ATLANTA - All across the Phillies clubhouse Monday afternoon, Tony Gwynn's presence endured. There was Ryne Sandberg, who played alongside Gwynn in 10 All-Star Games. Larry Bowa managed Gwynn for two seasons in San Diego. Jimmy Rollins and Marlon Byrd were tutored there one winter by Gwynn.

And the Hall of Famer's son, Tony Jr., is their teammate. He flew Sunday night with the Phillies to Atlanta, was awakened Monday by the message every child dreads, and departed to grieve. The Phillies mourned by celebrating Gwynn's many legacies, one of which is Tony Jr.

His No. 19 Phillies jersey hung in the dugout Monday night.

"If you shut your eyes and you listen to Junior laugh and talk," Bowa said, "it's a lot like his dad."

Gwynn, 54, died Monday of oral cancer. The Phillies, like the rest of the sport, cherished his otherworldly ability to hit a baseball. Bowa, near the end of the 2002 season, suggested to Rollins that he solicit Gwynn's help.

"It's intimidating," Rollins said. "That's crazy."

"Yeah," Bowa said, "why don't you try it?"

"Right away he was able to figure out the pitches I could handle," Rollins said. "The first 20 swings, the pitches I could handle and the pitches that would be difficult for me to handle. Then he let you figure out how to accomplish his drill. It's that simple. He'd give you tips along the way. He figured out right away where your problems were going to be. You had to do the work. That's part of teaching."

Bowa remembered the time he departed Jack Murphy Stadium late one night after a Padres game and saw an illuminated batting cage while driving home. The next day, Bowa saw Gwynn - always the first to arrive - in the cage.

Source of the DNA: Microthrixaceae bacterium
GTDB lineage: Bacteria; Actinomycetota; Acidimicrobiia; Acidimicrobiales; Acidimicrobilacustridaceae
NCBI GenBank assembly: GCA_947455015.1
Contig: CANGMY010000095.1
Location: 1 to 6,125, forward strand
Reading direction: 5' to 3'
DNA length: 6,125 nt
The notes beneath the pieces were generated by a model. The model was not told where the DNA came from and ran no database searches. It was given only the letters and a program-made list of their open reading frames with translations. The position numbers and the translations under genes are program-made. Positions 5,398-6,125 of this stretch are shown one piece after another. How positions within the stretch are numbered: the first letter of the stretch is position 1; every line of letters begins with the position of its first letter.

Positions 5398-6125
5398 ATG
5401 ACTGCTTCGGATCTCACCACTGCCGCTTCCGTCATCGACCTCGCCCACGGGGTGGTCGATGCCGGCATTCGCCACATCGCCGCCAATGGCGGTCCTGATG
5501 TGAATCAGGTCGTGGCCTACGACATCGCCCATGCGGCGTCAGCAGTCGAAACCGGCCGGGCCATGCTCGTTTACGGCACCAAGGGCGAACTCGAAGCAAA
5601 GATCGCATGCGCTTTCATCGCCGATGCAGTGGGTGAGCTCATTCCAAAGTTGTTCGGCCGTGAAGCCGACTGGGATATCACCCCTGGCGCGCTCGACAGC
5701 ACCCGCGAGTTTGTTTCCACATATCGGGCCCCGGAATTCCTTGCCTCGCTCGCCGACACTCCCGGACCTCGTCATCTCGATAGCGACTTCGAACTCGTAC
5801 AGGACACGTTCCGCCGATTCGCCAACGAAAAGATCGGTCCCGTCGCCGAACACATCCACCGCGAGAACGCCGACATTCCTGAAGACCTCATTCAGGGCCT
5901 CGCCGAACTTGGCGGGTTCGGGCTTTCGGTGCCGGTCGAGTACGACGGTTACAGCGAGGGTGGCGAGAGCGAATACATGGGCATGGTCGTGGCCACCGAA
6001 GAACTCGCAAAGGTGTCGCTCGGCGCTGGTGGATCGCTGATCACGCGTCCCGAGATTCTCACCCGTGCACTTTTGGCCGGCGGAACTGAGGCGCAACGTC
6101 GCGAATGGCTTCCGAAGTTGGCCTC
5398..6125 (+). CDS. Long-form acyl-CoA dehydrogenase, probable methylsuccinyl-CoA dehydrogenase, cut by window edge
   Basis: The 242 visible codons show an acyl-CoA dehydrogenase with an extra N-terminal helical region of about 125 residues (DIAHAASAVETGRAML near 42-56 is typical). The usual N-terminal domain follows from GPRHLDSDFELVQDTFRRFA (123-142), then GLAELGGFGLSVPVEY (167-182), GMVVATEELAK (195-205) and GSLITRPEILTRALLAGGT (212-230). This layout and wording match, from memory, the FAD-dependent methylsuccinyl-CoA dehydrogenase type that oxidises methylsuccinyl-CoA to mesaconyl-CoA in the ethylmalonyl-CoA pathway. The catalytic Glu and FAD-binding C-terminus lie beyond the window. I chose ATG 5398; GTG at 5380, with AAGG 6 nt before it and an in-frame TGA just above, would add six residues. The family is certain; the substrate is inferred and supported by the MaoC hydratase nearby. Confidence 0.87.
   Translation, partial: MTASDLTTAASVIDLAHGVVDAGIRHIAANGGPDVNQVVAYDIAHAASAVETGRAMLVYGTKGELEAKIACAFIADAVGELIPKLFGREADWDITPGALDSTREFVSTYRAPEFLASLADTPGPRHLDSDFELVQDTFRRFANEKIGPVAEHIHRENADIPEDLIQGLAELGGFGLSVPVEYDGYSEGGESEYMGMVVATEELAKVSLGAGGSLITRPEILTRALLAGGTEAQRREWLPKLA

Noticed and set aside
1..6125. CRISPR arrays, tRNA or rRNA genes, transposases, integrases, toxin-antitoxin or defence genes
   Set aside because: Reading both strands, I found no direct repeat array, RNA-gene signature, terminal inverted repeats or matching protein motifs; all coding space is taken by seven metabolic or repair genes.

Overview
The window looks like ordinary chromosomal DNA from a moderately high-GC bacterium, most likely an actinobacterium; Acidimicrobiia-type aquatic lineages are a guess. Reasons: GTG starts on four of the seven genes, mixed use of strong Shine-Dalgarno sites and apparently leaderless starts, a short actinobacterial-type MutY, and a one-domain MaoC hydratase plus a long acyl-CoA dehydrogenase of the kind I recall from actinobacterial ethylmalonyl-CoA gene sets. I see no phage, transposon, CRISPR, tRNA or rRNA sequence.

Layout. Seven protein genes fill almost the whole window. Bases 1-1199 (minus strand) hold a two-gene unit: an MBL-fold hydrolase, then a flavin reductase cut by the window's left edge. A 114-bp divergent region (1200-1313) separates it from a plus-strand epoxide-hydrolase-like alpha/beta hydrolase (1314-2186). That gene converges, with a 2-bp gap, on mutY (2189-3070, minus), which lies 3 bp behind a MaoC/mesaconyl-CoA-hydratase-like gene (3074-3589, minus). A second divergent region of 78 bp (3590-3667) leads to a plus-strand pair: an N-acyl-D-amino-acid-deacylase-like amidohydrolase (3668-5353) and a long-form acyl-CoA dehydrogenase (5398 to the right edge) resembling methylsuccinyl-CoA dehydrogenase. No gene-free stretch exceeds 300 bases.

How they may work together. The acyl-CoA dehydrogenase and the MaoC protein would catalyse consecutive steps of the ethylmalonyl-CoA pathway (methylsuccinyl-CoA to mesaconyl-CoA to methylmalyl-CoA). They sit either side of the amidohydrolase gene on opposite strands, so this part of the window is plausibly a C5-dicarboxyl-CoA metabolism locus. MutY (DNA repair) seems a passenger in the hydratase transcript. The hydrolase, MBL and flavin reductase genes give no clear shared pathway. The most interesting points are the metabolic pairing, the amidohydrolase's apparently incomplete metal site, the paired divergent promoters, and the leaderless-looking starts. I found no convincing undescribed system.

"Man," Bowa said, "you get here early to hit."

"Yeah, Gwynn said, "last night, too."

"That batting cage I drive by?" Bowa asked.

"Yeah," Gwynn said, "I was hitting."

Sandberg said Gwynn was one of the few players whose batting practice he would watch.

"When players wanted to see batting averages and see how they stacked up, they would look in the sports pages, and for eight years he was the guy at the top everyone was chasing," Sandberg said. "He set the standard."

Altherr added

Gwynn was placed on the bereavement list, which allows him to spend between three and seven days away from the Phillies. They recalled Aaron Altherr from double-A Reading to fill his roster spot.

The Phillies needed an outfielder to replace Gwynn, and Altherr was the only healthy one on the 40-man roster. Darin Ruf, Zach Collier and Kelly Dugan are injured.

Altherr, 23, has not produced at Reading, although a recent 12-game hitting streak improved his numbers. He hit .245 there with a .663 OPS in 52 games. He can play all three outfield positions.

Sandberg said the team considered activating third baseman Cody Asche from the 15-day disabled list, but Asche needs more time to recover from a strained left hamstring. He could rejoin the Phillies in St. Louis.

Extra bases

Cliff Lee (strained left elbow) continued his throwing program. He has yet to throw from a mound, but Sandberg said Lee is "closer" to that stage. . . . Jonathan Pettibone will undergo "exploratory" shoulder surgery, assistant general manager Scott Proefrock said. The 23-year-old righthander has been bothered by shoulder issues since last July.